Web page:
Notable Books by North Carolina Writers: June, 2005
Two Books by Dennis Sampson: Needlegrass
(Pittsburgh, PA: Carnegie Mellon University Press, 2005)
For My Father Falling Asleep at Saint Mary's Hospital
(Minneapolis, MN: Milkweed Editions, 2005)
If You Were Here
Let me tell you how the wind in the summer drought
withered the sumac beside the chain-link fence
and whisked the clouds away. They came back
again and again. There were enough clouds for us all.
How one night I turned on the light outside the porch
and it lit just half the suffering mulberry
bent and reaching upward with its fingertips touching
the full moon. It seemed skeletal, beautiful. A ghost.
I was alone. But I never lost the feeling of being watched
by what was compassionate—thus my mumbled
conversations sitting in my Adirondack chair outside as the sun
rushed up. The dawn: impossible to believe I missed it for one month.
Sorrow. There was sorrow. The first snow stained my heart
because I wasn't ready for that gentleness,
the inner transformation mocked by flakes that flew.
How did that happen so suddenly when I worked so hard?
I can identify for you the various weeds, read the minds of flowers,
show how the liturgy of the cardinal
exemplies that love is nearly enough. It never is.
For once the world can't be betrayed by the beautiful lie.
Honor the Cold Wind and the Clear Day
vast invisibilities of light and darkness,
the four truths of the earth,
flesh of the martyr coated with tar
to burn slowly, wood smoke blowing in
over the city changing to April rain,
the water relentlessly moving,
the blue flower on the porch,
the Appaloosa with her gentle yes
cropping grass in late August,
the silence of night without stars,
morning that endlessly wakens,
the nun, the night nurse. Honor the winding
path where the serpent coils, contriver of storms,
thunder that shakes the house
for days, the blood-colored sunset
over the gulf off the coast of Florida.
Taste of salt. The scent, at first confusing,
coming from the apple trees across the avenue,
grass sprung up in the cracks of mortar,
this morning's cry of crickets
underneath my window. Skin and scroll.
The lyrical imitation offered by the mockingbird.
At the wake for Malcolm Lee, honor the coffin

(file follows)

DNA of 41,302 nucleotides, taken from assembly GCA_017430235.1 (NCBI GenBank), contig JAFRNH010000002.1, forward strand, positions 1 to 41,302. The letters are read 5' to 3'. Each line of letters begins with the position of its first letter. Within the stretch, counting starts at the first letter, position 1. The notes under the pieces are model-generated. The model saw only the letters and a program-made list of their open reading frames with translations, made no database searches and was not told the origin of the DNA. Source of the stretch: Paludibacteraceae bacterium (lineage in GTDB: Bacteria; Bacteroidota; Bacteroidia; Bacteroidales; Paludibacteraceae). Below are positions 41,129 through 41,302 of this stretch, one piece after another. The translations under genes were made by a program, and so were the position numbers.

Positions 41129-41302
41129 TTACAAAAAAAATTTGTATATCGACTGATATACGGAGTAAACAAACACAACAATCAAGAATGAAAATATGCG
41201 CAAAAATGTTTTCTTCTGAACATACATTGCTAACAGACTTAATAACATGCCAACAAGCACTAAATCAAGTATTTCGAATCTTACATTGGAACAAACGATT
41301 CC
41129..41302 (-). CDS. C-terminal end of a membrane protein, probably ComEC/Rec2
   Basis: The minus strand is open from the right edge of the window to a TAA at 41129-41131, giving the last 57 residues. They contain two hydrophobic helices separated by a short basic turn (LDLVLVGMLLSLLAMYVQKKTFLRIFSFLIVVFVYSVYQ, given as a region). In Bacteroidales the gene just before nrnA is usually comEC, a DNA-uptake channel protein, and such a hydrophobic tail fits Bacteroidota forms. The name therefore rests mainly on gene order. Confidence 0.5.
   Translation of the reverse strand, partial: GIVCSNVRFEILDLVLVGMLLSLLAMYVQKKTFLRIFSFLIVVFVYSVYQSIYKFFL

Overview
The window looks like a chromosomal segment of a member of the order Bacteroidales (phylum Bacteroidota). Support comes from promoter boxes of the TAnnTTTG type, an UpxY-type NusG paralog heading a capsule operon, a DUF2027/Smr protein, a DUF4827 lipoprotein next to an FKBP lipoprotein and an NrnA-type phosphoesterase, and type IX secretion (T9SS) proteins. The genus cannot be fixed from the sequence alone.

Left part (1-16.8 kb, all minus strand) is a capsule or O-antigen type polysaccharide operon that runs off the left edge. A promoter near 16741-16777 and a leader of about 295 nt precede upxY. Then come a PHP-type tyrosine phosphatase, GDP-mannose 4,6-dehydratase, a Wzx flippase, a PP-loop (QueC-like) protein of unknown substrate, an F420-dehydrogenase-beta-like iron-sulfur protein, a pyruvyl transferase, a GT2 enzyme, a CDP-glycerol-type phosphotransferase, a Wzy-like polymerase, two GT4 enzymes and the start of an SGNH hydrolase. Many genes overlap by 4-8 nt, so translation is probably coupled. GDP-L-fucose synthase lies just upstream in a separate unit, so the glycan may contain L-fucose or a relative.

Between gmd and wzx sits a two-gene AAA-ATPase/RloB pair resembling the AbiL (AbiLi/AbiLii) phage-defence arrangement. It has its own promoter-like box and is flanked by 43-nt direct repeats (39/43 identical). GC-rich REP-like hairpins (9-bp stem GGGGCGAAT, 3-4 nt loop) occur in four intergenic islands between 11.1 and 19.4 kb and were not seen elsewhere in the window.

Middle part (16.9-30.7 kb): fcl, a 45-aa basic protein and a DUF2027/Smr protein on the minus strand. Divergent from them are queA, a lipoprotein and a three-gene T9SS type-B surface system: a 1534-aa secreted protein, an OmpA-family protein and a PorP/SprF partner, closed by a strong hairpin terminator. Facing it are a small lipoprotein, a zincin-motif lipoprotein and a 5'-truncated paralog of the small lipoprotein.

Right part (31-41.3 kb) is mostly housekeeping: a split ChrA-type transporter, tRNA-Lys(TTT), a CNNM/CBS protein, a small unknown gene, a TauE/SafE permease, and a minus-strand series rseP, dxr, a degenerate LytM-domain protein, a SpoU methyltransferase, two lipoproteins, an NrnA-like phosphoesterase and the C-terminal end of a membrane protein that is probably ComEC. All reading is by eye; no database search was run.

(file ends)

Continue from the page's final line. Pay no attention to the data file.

and baby carriage inside the door,
the chalice over which a red spell hovers,
memory, and memory's mole: the close of autumn
and clean wood cleft by an ax, water,
the threat of thirst at the back of the mouth,
the first pulse created out of love for what is there
like a hand gone looking for another in the dark.
Mother and Father in this Photograph Look
so young. What a beautiful life she'll have with this man
already bald at thirty. Then here they are, old and sentimental,
ravaged by children and doubt about what to do with a daughter
wanting to borrow money, a restless son who gets drunk
and drives his Pontiac around in the dark. How fragile
they've become after years of being here on this planet,
accepted without questioning—one with a hearing aid, fastidious,
vacuuming and scrubbing, spraying the tabletops with Pledge,
the other refusing to explain about the knee that makes her wince
when she's just sitting. Their lives are so intertwined
separation through death would be a crime. And yet one must go—
the other struggle briefly to survive.
When I Lifted My Father Out of His Hospital Bed
and arranged him in his wheelchair
wind sang in the green field, caressing a piece of cellophane entangled
in a fence line above the Missouri River. The uncomprehending sky
had nothing else to witness when I carried him
so he could sit awhile in his burgundy chair
overlooking Robinson Street, small, bewildered. A father
in your arms is a promise kept: valediction of sage, rage of sunflower,
needlegrass and blizzard—
the oncologist who looks you frighteningly straight in the face.
Hawks circling so high you think you yourself are drifting.
I will go to the river in the night and wait for the dawn that appeared
beneath a door when I was seven.
I will refuse to move until that light is given.
In the Silence the Young Indian Orderly Danaught
shaves you, changes your blood-stained sheets. A blonde towel
is tucked up under your chin to support your jaw. This is for your wife
who will sit with you by the crimson lampshade—one hand over the other.
In her frayed cardigan sweater, in her gray corduroy pants, she kisses
you on the brow when she comes in, then stands awhile
over your bedrail looking into your far eyes that no longer recognize,
no longer want anything to do with this brown world.
Death takes our breath away; endless. Without cause.
Incredible the way the dead demonstrate how powerful they are,
their future contained within an expressionless brow,
superior even to the wildest sorrow. To laying on of hands, to libations.
Forget them. Forget this moment in desperate November, one person
speaking to another. What brought the two of you to this moment
is what counts. Carry a candle to the cold balcony and watch the flame
go out, into this windlessness that includes the evening star.
Dennis Sampson has published five books of poetry and has written essays and reviews for such magazines as The Hudson Review and Poet Lore. He teaches at Wake Forest University. The first two poems are from his collectionNeedlegrass. The following three poems are drawn from For My Father Falling Asleep at Saint Mary's Hospital. All are reproduced here with permission of the author, who holds the copyright. Of these two books, the short story writer and playwright Dan Domench says, "It is no surprise that Sampson has struggled to be recognized by his peers. My God, who wants to deal with him? He is too serious minded. Too intimate, too present. Don't let him get near. But Sampson in his poetry is changing the world by praising it."